Want to go to Cal Poly? Here are the GPA and SAT scores to shoot for

Thousands of Cal Poly freshmen move into the dorms in SLO

Thousands of freshmen and transfer students began moving into dorms and apartments at Cal Poly on Friday, Sept. 8, 2017, before the kickoff of “Week of Welcome” on Sunday.
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Thousands of freshmen and transfer students began moving into dorms and apartments at Cal Poly on Friday, Sept. 8, 2017, before the kickoff of “Week of Welcome” on Sunday.

Getting into Cal Poly has never been more difficult than it was for the freshman class in fall 2017.

The average high school GPA for first-time freshmen was an all-time high 3.95, while the average SAT score was a record 1293, according to PolyView documents recently published on the university’s Institutional Research website.

Those numbers have steadily increased over the past 20 years as more and more students apply to the university, culminating in more than 65,500 undergraduates submitting applications for the 2018-19 academic year.

When Cal Poly began publishing enrollment analysis in 1998, the average high school GPA for incoming freshman was 3.64. It climbed to 3.78 by 2008, and has been higher than 3.8 every year since.

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The same can be said for SAT scores, where the average was 1164 in 1998 and has not dipped below 1200 in a decade. According to the College Board, the national average SAT score for the high school class of 2017 was a combine 1060 out of 1600.

“As the demand has increased, so has the profile, because spaces haven’t increased,” said Jim Maraviglia, Cal Poly’s associate vice provost for marketing and enrollment development. “It’s a pretty simple equation, right?”

The PolyView documents also show that among the 22,188 total students enrolled at Cal Poly in the fall — another record — nearly 29 percent are part of the College of Engineering.

And of the 63 bachelor’s degree programs offered, the highest enrollment was in business administration, mechanical engineering, biological sciences, computer science and civil engineering.

Maraviglia said the university manages enrollment based on curriculum, meaning there’s a target number of incoming students for each major to reach within the overall enrollment.

“If everyone’s applying in psychology and we’re not taking a lot of students in psychology, there’s going to be a lot of denials,” Maraviglia said. “We’re managing by major to keep our statewide emphasis in place, and that is to provide that polytechnic core.”

Of the first-time freshmen who enrolled last fall, 28.6 percent came from the San Francisco Bay Area, and 21.7 percent came from the Los Angeles area.

Out-of-state students made up 14.8 percent of the freshman class.

Central Coast residents accounted for 7.1 percent of the class, including 3.3 percent from San Luis Obispo County. Fewer than 5 percent of first-time freshmen have come from SLO County every year since at least 2008, according to the documents.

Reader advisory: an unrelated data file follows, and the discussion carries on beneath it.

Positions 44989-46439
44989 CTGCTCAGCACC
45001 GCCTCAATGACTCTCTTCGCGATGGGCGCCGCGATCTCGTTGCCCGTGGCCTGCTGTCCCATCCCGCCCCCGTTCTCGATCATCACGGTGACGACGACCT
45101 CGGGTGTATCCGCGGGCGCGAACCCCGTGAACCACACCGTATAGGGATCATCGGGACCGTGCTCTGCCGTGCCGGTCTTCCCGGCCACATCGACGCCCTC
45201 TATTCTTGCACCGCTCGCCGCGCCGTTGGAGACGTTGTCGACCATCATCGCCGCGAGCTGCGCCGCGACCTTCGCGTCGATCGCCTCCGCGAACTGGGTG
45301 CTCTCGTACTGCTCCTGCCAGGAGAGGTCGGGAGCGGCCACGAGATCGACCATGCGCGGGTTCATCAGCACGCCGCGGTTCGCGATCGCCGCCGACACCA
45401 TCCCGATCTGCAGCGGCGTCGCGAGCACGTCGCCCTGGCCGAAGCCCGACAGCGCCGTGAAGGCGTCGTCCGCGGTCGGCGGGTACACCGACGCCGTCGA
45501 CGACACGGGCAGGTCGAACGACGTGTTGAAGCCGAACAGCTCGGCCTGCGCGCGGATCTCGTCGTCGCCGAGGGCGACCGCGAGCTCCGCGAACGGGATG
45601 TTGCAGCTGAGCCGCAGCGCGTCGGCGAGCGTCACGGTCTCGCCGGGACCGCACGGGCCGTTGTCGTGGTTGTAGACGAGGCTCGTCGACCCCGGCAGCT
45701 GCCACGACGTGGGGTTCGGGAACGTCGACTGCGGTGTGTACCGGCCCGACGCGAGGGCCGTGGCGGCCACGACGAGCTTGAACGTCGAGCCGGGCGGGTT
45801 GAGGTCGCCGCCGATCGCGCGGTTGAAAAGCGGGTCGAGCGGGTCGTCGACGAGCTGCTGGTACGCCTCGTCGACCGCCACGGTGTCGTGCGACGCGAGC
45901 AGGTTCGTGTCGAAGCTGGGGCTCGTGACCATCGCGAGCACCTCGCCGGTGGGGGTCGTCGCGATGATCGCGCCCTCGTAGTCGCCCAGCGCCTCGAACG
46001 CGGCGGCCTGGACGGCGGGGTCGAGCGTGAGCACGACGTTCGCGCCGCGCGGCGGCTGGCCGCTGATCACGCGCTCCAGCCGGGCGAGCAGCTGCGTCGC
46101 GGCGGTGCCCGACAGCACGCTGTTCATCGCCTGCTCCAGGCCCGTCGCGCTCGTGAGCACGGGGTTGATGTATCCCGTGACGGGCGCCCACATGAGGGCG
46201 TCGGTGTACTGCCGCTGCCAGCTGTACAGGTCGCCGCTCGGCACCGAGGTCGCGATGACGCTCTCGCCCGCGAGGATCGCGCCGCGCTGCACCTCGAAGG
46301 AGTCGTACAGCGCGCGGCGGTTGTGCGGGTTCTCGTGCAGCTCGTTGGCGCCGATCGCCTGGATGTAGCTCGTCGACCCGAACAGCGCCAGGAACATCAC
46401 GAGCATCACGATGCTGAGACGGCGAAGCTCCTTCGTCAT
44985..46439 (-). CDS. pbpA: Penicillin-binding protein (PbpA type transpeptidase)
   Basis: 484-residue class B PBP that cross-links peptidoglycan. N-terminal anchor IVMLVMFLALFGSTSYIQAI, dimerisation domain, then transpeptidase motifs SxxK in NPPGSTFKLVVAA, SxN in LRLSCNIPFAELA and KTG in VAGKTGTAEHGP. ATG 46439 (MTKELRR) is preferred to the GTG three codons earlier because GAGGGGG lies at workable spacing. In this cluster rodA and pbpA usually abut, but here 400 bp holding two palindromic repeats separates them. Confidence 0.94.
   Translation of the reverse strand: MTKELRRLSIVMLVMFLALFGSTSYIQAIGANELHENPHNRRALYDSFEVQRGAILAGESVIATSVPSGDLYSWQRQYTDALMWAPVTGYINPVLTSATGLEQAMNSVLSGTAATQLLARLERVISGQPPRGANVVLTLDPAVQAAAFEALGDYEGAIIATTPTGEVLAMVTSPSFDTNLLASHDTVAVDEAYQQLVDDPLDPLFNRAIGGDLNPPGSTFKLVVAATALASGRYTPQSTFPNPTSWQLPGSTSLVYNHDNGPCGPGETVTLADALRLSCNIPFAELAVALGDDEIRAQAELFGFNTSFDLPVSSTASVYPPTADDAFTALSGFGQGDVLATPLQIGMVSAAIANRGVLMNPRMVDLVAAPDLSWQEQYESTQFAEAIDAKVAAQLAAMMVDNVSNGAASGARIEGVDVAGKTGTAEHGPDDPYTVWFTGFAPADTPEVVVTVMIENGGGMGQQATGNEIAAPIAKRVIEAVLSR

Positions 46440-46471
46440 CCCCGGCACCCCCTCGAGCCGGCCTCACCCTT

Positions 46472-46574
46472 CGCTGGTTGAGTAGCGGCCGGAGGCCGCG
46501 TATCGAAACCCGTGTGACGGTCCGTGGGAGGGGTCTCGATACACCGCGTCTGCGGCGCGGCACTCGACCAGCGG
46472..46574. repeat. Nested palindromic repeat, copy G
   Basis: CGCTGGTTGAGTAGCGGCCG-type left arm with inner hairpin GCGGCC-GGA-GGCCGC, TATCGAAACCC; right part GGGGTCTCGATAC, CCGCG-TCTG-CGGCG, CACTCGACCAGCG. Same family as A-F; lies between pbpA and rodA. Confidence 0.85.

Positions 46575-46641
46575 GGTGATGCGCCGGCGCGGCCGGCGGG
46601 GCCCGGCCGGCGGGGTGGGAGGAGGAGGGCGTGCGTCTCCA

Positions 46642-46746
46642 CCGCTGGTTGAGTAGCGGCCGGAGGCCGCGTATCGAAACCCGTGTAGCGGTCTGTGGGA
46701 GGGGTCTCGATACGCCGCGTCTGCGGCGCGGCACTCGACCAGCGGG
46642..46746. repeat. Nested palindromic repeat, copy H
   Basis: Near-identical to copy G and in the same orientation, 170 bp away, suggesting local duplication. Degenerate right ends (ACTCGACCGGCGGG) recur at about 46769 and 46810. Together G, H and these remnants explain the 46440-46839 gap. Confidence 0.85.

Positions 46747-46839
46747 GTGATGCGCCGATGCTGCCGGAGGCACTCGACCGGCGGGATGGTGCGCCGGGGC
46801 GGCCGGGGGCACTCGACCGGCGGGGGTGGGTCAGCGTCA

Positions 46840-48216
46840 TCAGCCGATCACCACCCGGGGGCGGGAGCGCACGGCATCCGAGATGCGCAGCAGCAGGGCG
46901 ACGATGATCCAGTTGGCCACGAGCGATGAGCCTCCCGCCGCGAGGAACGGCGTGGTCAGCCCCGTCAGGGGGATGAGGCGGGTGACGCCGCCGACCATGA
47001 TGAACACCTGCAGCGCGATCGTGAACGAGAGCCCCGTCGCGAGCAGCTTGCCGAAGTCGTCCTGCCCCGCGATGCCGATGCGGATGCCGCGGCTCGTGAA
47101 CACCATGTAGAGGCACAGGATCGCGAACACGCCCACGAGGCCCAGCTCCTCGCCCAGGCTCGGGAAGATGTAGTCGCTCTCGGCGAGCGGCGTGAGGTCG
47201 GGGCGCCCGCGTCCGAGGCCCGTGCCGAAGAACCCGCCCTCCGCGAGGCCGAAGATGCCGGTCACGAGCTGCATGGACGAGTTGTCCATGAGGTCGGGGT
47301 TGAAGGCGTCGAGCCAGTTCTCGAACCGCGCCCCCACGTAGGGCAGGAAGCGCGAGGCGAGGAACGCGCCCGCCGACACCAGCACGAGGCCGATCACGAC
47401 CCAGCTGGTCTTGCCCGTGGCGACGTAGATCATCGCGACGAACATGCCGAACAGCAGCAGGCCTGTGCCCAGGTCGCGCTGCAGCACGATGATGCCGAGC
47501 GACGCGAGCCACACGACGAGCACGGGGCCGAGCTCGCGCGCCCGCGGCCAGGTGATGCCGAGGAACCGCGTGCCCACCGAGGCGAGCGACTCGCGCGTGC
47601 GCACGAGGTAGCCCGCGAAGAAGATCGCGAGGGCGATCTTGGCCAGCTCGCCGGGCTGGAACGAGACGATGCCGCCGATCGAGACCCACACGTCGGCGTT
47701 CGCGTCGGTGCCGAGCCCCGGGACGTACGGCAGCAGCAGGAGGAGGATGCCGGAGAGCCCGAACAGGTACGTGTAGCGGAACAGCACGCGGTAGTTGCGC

Arroyo Grande High School was the top feeder high school for the second consecutive year, and Cuesta College maintained its position as the top feeder college.

What the average student looks like

In fall 2017, Cal Poly’s student body was 52.2 percent male, and 54.9 percent identified as white. The average age among undergraduates was 20.1 years old.

Nearly 17 percent identified themselves as Hispanic/Latino, and 12.7 percent identified as Asian American.

The total number of African American students (166), Hawaiian/Pacific Islanders (32) and Native Americans (31) combined to make up less than 1 percent of the student body, the documents show.

While Cal Poly’s student body has been predominantly white for decades, it has improved diversity in recent years. Maraviglia noted that 65 percent of students identified as white in 2008 — the highest mark in the last 20 years — and the number has decreased every year since.

He said several variables play into the low number of African American students attending Cal Poly, including distance from major cities like San Francisco and Los Angeles and the polytechnic-based majors.

“What kind of environment are you looking for? What kind of support are you looking for within that environment? What kind of curriculum do you want to study?” Maraviglia said.

“We’re upside down, so you’ve got to start in your major Day 1, so there’s not a lot of shopping allowed.”

Going international

Cal Poly enrolled 353 international visa students — 260 of them undergraduates — from 65 countries in the fall.

Fifty-seven students from India enrolled in San Luis Obispo, while students from China (49), South Korea (28), Germany (24) and Vietnam (19) also were well represented.

Additionally, 755 Cal Poly students participated in more than 200 outbound study abroad programs in 50 countries, according to the school’s International Center.